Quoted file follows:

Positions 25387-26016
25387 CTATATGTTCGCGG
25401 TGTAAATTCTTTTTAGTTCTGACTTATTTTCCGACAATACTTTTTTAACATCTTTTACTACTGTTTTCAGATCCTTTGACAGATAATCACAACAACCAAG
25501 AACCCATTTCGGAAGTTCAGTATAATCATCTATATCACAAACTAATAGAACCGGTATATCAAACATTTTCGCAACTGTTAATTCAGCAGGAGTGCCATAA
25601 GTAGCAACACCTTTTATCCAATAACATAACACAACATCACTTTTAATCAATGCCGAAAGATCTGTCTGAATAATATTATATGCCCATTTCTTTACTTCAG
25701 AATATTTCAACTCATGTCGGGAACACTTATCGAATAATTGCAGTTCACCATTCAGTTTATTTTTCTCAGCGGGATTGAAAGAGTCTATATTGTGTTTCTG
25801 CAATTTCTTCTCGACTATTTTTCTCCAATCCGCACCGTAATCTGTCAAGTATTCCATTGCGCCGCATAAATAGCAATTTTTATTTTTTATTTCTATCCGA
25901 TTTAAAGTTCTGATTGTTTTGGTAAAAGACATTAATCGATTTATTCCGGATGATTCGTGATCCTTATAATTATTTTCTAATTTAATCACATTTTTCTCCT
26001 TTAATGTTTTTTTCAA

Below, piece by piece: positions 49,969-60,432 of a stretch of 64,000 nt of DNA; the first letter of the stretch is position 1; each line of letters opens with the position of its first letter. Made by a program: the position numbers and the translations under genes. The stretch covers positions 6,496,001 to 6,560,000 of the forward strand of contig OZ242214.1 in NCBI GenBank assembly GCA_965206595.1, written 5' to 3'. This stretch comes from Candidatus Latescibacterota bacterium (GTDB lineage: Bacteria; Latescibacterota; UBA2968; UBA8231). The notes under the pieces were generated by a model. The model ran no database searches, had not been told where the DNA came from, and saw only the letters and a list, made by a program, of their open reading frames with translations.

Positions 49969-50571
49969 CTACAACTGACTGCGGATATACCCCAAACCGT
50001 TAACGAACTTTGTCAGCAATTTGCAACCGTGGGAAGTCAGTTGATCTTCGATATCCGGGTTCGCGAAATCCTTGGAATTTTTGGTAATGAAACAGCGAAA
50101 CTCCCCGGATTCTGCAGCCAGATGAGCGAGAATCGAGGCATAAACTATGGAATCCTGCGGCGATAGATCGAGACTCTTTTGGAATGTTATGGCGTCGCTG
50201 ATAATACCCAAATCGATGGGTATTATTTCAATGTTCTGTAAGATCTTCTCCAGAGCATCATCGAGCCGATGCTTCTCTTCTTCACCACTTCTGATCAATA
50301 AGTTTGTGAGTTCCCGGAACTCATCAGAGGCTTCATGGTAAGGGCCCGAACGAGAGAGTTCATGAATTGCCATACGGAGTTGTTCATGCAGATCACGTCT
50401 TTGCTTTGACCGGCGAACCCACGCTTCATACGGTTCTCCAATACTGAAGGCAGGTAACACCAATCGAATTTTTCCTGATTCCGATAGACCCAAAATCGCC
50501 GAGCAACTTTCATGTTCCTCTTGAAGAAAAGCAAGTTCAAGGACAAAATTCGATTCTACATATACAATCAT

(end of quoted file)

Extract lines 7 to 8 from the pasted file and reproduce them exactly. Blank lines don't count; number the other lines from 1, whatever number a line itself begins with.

25801 CAATTTCTTCTCGACTATTTTTCTCCAATCCGCACCGTAATCTGTCAAGTATTCCATTGCGCCGCATAAATAGCAATTTTTATTTTTTATTTCTATCCGA
25901 TTTAAAGTTCTGATTGTTTTGGTAAAAGACATTAATCGATTTATTCCGGATGATTCGTGATCCTTATAATTATTTTCTAATTTAATCACATTTTTCTCCT